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Thursday, 30 August, 2001, 21:20 GMT 22:20 UK
GM tomatoes 'offer health boost'
Bock AP
Ralph Bock: Hopes to make tomato plants that express vaccines
By BBC News Online's Jonathan Amos

German scientists have produced a "safer" genetically modified tomato, which they believe could lead to a range of fruits and vegetables that give a health boost to anyone who eats them.


This system paves the way to efficient production of edible vaccines, pharmaceuticals, and antibodies in tomato

German research team
The tomato plant has been engineered in a way that prevents its new genes from passing to other crops - something which has been a major concern for organic farmers and conservation groups.

New laboratory techniques also mean much higher levels of a desired health-giving protein appear in the edible tissues of the plant - the bright red fruits themselves.

The scientists envision "super tomatoes" that offer consumers substantially increased vitamin content. "We are also planning to make tomato plants that express vaccines in the fruits for oral immunisation," lead researcher Professor Ralph Bock, at the Institute of Plant Biochemistry and Biotechnology in Munster, told BBC News Online.

Non-leafy tissues

The work of Bock and colleagues builds on a newly developed technique for the genetic modification of plants.

Instead of introducing a gene for a particular trait into a plant's nuclear DNA, the coding sequence is put in amongst the small amount of DNA found in small cellular compartments known as plastids. In this case, the German team targeted chloroplasts, which generate energy from sunlight.

Tomato Bock
Future food: Regenerating tomatoes in the lab
Crucially, the DNA in chloroplasts, unlike nuclear DNA, is not transmitted in pollen. So this eliminates the possibility that the modified plant's genetic material might "contaminate" other crops or pass undesirable traits to weeds.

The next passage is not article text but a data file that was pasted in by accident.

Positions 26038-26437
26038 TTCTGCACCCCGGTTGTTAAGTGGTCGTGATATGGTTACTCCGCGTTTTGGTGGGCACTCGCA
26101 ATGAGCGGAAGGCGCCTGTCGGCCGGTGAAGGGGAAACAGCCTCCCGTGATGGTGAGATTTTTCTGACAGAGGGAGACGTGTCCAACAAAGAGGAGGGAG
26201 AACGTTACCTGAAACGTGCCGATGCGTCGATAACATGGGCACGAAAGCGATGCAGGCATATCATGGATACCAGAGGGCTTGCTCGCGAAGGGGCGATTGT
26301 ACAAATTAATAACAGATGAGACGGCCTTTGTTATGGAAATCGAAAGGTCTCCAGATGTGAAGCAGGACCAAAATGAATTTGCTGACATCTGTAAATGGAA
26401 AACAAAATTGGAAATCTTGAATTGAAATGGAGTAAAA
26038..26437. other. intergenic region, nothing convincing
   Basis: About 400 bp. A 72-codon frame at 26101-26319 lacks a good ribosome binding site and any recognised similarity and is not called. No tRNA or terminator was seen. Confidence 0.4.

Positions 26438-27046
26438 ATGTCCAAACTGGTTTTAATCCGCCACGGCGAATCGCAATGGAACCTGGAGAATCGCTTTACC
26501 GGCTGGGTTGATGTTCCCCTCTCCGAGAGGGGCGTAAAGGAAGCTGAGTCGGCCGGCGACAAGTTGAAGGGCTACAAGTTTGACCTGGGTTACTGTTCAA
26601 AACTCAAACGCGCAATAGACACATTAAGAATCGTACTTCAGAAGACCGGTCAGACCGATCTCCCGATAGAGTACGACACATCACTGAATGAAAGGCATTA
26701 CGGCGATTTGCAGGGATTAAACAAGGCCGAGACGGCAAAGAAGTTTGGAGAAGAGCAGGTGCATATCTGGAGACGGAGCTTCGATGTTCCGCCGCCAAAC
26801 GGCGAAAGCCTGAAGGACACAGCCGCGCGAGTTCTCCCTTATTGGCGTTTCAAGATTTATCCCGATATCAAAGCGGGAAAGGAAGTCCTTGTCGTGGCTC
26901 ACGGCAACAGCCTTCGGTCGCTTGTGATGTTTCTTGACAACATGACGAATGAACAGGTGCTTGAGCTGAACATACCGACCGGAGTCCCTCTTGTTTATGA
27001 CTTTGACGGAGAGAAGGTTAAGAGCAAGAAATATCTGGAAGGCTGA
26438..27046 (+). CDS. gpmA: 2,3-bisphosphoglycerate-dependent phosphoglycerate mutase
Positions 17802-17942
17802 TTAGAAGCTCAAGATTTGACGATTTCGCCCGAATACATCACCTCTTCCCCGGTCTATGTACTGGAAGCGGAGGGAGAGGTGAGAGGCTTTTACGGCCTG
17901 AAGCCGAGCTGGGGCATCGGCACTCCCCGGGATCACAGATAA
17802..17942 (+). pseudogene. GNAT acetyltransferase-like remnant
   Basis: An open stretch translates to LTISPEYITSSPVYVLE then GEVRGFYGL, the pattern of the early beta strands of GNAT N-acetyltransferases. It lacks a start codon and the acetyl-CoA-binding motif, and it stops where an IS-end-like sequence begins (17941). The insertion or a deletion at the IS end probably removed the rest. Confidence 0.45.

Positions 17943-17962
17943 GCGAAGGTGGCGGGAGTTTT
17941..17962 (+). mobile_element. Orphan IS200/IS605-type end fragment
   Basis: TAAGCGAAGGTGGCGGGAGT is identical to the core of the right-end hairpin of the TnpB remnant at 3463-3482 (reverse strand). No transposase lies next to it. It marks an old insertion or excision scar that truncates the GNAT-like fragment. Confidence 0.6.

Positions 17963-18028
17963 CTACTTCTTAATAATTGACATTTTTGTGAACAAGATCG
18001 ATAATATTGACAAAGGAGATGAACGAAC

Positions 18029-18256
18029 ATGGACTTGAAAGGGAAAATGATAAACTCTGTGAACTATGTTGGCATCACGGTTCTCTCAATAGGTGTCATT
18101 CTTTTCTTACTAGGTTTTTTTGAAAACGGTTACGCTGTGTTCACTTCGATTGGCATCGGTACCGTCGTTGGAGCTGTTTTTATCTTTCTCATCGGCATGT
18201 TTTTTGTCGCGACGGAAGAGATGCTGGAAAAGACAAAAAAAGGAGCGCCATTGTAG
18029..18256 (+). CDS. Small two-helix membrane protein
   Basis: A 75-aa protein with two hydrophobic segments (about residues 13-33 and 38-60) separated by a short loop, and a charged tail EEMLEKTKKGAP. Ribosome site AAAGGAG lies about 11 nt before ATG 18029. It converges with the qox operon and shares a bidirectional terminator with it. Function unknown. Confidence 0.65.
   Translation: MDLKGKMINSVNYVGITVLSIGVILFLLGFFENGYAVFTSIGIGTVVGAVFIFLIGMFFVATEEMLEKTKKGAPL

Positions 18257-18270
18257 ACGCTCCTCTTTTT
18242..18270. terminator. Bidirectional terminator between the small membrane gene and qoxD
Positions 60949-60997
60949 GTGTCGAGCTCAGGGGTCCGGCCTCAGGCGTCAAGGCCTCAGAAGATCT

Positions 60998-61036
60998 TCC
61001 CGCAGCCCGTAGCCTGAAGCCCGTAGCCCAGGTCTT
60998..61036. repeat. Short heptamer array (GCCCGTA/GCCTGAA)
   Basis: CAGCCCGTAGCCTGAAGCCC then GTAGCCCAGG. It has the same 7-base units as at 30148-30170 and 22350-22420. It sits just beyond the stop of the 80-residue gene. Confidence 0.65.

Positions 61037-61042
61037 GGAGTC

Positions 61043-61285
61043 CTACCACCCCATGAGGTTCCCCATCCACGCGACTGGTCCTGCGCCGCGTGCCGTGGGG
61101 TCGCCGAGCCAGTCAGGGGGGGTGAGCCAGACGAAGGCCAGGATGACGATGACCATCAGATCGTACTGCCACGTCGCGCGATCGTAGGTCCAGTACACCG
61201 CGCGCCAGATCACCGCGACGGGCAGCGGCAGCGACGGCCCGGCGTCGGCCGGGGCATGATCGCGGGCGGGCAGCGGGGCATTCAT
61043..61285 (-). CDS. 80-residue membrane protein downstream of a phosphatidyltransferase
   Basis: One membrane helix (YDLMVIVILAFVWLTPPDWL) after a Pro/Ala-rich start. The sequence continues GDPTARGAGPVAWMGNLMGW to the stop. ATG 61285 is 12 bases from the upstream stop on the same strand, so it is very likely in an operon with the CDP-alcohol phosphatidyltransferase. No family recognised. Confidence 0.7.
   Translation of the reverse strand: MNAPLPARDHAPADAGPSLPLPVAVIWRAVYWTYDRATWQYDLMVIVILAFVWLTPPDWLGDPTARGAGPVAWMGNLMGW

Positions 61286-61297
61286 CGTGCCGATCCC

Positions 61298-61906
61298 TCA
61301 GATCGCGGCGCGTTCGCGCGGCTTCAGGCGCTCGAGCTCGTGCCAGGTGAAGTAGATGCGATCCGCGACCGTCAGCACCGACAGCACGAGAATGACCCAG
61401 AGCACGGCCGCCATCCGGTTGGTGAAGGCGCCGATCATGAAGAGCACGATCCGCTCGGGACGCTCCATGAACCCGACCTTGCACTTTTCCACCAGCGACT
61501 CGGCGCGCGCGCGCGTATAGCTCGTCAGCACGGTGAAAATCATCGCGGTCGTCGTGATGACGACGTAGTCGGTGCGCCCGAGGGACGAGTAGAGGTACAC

Until now, though, chloroplast transformation has been achieved routinely only in tobacco; other plants have been sterile or shown disappointing results in the non-leafy tissues, such the fruits.

'New applications'

"Tobacco is a good model for basic science but for applied biotechnology you need a food plant," Professor Bock said.

"That's why we've focused on tomatoes. To make it work, we've had to solve a number of technical difficulties - mostly related to plant tissue culture and regeneration. You need to optimise a lot of parameters in these areas such as nutrients, plant hormones and light intensity."

"And in our case we got really good expression in the tomato fruit, which opens up a lot of new applications."

So far, the German team has used only a marker gene in its experiments - to prove the approach works. More useful genes will now be incorporated into the tomatoes.

Tomato Bock
Tomato seedlings: The maker gene means modified plants will stay green when exposed to an antibiotic
The team reports its work in the journal Nature Biotechnology.

The scientists write: "Given the generally very high foreign protein accumulation rates that can be achieved in transgenic chloroplasts, this system paves the way to efficient production of edible vaccines, pharmaceuticals, and antibodies in tomato."

And in an accompanying article, a US expert agreed that GM tomatoes with transformed plastids could make it easier to develop edible vaccines.

Pal Maliga, from Rutgers University in Piscataway, New Jersey, writes: "The report of plastid transformation in tomato is... a milestone achievement, and the capacity to express foreign proteins at a high level in consumable fruit should open new opportunities for engineering the next generation of medicinal products that are more palatable to the consumer."

A number of research groups are now looking to produce food crops that have enhanced nutritional or medicinal value. These new foods are sometimes referred to as nutraceuticals.

See also:

09 Aug 01 | Sci/Tech
Weeds 'can inherit long-lived genes'
01 Mar 00 | Sci/Tech
Plants produce human protein
19 May 99 | Sci/Tech
Modified genes that stay put
13 Oct 00 | Sci/Tech
Plant barrier to 'jumping genes'
20 May 99 | Sci/Tech
GM pollen 'can kill butterflies'
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